Seidl et al. described the importance of obtaining images in the scapular plane, to execute an accurate study of the glenoid surface.11 In an effort to avoid variability, corrective systems have been described, based on the main plane of the scapula. Friedman et al. studied 20 shoulders in 13 patients (10 with osteoarthritis, 10 with inflammatory arthritis). Their study compared these 20 shoulders with 63 controls. They defined the transverse axis of the scapula as a line drawn from the midpoint of the glenoid fossa to the medial end of the scapula.21

Three‐dimensional computed tomography (3D CT)

Use of 3D CT for preoperative planning has been validated, both in clinical and cadaver studies.2225 This system allows deeper study of glenoid morphology, inclination, version, and available bone stock. Preoperative planning using 3D reconstruction has been shown to improve the precision of implant orientation.3

Resolution of clinical scenario

  • Preoperative planning plays a critical role in shoulder arthroplasty, helping to improve functional outcomes and prosthesis survival.
  • The plain radiographic study remains relevant for such planning, allowing collection of a variety of valuable information.
  • The CT is reliable and widely used; it allows precise assessment of glenoid version and bone stock. Caution should be exercised with regards to ensuring measurements are made in the scapular plane.
  • The 3D CT allows deep study of glenoid morphology, and seems to improve preoperative planning.

Question 2: In patients with glenohumeral bone loss, does reverse total shoulder arthroplasty (rTSA), compared to other treatment options, result in better outcomes?


Glenohumeral stability is determined by dynamic compressive forces of the humeral component on the glenoid component. Minor displacements of as little as 2.5° can lead to subluxation of the humeral component.26 Failure in correction of glenoid version, with a retroversion of >15°, may lead to osteolysis, posterior translation of the humeral head, and eccentric PE wear of the prosthesis.27

There are multiple options for managing glenoid retroversion secondary to bone defect, depending on defect location and type. These therapeutic options can be grouped generally as: implantation of an anatomical prosthesis, implantation of an inverted prosthesis, associating such implants with eccentric reaming, augmented or personalized implants, and resorting to bone grafts. Careful consideration of the potential benefits and disadvantages of each option is essential to arriving at a customized decision for each patient.

Clinical comment

Before addressing rTSA, it is necessary to outline the other treatment alternatives.

Eccentric reaming and implantation of anatomical prosthesis

There is no clear consensus on the optimal management of retroversion in this patient profile. One of the most frequently chosen options for patients with relatively minor retroversion is eccentric reaming. However, the technique has many detractors. Gillespie and colleagues concluded that in the presence of a retroversion of greater than 15° the probability of successful correction was 50%.28 Subchondral bone reduction can increase the risk of implant loosening, as well as the risk of excessive medialization.11,2932 Other authors, however, argue that this is a good option when retroversion is minor. Nyffeler et al. reported favorable results, with a good capsulolabral release and adequate mobilization of the musculotendinous subscapularis unit.18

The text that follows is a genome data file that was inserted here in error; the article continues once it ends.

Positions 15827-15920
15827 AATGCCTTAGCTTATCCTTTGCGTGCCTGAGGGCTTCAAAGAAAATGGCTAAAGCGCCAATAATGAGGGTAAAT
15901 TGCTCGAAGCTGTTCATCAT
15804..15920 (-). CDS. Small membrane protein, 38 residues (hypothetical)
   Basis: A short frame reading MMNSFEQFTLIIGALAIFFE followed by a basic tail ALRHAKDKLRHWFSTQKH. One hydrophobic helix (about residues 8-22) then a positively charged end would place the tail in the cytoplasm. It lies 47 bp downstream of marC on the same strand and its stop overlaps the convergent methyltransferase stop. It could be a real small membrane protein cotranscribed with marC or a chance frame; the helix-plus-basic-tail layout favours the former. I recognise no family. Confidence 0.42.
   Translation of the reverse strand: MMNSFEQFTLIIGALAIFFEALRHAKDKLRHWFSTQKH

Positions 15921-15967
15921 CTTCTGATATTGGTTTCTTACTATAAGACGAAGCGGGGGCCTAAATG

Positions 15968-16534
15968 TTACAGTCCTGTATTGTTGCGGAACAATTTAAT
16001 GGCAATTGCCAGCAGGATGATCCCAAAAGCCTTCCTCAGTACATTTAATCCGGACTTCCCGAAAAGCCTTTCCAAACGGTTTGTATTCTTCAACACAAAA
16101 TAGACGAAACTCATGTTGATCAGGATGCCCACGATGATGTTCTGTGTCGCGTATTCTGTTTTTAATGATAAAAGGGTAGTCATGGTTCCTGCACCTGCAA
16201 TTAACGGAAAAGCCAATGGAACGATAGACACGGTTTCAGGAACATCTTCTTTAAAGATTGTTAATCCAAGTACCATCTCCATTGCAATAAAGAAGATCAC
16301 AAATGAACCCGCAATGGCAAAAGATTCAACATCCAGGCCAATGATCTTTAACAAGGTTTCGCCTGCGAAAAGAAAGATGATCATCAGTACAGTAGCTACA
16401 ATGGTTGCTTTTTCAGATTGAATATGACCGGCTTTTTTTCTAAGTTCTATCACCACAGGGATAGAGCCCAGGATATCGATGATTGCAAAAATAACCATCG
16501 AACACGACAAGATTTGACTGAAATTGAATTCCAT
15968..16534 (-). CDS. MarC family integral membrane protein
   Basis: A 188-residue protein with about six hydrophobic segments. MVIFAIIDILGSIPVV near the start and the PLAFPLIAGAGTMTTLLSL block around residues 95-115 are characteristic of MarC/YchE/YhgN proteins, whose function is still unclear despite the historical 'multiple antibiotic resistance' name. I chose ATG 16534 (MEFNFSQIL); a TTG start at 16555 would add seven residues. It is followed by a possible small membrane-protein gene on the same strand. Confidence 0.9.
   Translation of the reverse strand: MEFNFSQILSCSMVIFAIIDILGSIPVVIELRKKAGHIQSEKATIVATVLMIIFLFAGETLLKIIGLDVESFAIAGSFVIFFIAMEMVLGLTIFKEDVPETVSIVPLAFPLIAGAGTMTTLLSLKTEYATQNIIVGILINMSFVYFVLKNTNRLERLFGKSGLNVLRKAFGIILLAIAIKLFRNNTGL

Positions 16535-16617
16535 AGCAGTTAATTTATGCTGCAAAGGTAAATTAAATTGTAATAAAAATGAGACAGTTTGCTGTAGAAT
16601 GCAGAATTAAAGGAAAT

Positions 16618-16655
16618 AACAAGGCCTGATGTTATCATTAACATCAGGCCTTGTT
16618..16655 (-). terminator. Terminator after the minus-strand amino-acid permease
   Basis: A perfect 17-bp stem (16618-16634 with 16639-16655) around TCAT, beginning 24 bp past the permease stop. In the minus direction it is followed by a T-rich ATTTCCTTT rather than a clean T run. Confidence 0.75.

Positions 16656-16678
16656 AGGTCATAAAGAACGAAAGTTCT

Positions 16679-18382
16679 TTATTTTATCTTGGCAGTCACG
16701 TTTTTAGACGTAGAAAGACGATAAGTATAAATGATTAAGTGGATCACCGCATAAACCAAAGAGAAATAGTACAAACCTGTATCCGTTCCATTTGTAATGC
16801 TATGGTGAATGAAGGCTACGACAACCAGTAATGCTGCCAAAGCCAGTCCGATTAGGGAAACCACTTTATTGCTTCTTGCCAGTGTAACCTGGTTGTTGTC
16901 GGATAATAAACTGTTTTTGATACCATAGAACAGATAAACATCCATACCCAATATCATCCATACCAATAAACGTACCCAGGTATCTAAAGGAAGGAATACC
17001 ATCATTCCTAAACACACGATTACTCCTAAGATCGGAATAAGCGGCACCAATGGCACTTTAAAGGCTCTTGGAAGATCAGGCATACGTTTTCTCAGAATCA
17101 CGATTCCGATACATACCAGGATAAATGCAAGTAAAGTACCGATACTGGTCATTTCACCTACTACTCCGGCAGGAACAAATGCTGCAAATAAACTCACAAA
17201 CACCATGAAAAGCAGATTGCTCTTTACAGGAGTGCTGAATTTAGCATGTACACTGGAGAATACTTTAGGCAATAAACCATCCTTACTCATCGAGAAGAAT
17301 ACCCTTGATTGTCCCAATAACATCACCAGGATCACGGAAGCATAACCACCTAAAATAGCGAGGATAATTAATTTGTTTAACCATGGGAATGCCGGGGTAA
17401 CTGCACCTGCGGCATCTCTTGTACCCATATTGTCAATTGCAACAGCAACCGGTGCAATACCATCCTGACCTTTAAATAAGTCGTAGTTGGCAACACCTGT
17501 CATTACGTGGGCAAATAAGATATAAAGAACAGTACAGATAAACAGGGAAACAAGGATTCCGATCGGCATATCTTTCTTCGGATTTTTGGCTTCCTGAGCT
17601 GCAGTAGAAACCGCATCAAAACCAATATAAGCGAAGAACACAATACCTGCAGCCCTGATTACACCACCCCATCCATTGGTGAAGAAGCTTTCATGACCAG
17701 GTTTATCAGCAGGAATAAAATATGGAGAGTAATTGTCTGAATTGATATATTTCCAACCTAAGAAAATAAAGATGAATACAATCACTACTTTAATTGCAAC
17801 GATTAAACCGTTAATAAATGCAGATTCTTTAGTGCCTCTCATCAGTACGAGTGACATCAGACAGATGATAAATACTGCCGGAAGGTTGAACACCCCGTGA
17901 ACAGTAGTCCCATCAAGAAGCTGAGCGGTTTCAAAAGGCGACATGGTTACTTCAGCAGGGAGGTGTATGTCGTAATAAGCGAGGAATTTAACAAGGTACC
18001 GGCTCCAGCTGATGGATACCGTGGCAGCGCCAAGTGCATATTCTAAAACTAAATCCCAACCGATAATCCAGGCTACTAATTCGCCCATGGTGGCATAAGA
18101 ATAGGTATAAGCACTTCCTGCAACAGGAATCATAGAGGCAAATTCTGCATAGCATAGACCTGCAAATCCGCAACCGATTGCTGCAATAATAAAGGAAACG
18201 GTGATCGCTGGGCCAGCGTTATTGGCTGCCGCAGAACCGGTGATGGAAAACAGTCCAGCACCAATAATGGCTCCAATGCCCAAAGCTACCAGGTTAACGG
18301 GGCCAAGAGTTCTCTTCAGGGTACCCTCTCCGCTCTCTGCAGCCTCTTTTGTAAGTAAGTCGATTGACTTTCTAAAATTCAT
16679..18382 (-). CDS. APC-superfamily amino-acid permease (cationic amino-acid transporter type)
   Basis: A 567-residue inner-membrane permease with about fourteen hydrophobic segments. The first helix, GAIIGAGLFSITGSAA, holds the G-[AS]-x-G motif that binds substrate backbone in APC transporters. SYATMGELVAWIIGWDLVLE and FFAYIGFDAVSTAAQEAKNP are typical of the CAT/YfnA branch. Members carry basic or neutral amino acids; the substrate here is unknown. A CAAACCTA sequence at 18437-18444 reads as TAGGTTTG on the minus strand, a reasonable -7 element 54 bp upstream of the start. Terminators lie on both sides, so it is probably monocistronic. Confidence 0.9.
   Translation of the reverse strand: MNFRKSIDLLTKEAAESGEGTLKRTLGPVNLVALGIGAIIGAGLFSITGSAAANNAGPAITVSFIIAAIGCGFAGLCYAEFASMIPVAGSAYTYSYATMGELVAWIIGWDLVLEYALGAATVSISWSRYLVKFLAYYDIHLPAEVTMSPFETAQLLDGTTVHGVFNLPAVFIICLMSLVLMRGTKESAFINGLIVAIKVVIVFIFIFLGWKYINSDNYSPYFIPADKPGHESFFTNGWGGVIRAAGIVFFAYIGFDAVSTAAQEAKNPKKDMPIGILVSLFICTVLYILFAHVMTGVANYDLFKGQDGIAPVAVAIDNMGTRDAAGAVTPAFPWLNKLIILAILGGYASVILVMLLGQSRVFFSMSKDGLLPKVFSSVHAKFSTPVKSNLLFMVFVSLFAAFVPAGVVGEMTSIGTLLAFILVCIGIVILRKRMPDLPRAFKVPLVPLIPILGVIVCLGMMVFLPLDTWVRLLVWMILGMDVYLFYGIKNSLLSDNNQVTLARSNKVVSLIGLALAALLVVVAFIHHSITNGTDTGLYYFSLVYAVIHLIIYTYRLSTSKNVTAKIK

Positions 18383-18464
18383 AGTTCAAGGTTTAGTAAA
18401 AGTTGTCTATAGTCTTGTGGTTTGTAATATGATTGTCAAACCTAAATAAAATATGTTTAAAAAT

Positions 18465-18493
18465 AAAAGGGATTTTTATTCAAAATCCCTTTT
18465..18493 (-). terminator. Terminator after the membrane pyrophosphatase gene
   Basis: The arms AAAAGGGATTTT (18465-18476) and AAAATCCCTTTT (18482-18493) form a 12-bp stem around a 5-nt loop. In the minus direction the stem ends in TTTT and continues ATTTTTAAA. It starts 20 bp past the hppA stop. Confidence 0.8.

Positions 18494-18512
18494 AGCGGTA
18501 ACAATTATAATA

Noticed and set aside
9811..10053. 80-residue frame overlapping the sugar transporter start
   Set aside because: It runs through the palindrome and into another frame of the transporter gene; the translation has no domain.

Augmented or customized implants

Augmented or customized implants have been proposed as an alternative to eccentric reaming or bone grafting. Studies to date report controversial results. Sabesan and colleagues report favorable corrections of glenoid retroversion with augmented implants, in cases of less than 16°. When retroversion is greater than 16°, the same authors recommend the use of bone grafts.30 They concur with the view that it is a difficult and demanding technique. Incorrect implantation can foster a predisposition to micro‐movements and consequent loosening.30,33

Available literature and quality of evidence

The quality of the literature on appropriate investigations into rTSA for glenoid loss management is widely varied, and offers only level IV–V evidence. The majority of outcome papers are case series or retrospective cohort studies. There are no randomized trials reported.


The usefulness of rTSA in treatment of osteoarthritis in the context of CTA has been widely described.3436

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Nov 28, 2021 | Posted by in ORTHOPEDIC | Comments Off on Management of Glenoid Bone Loss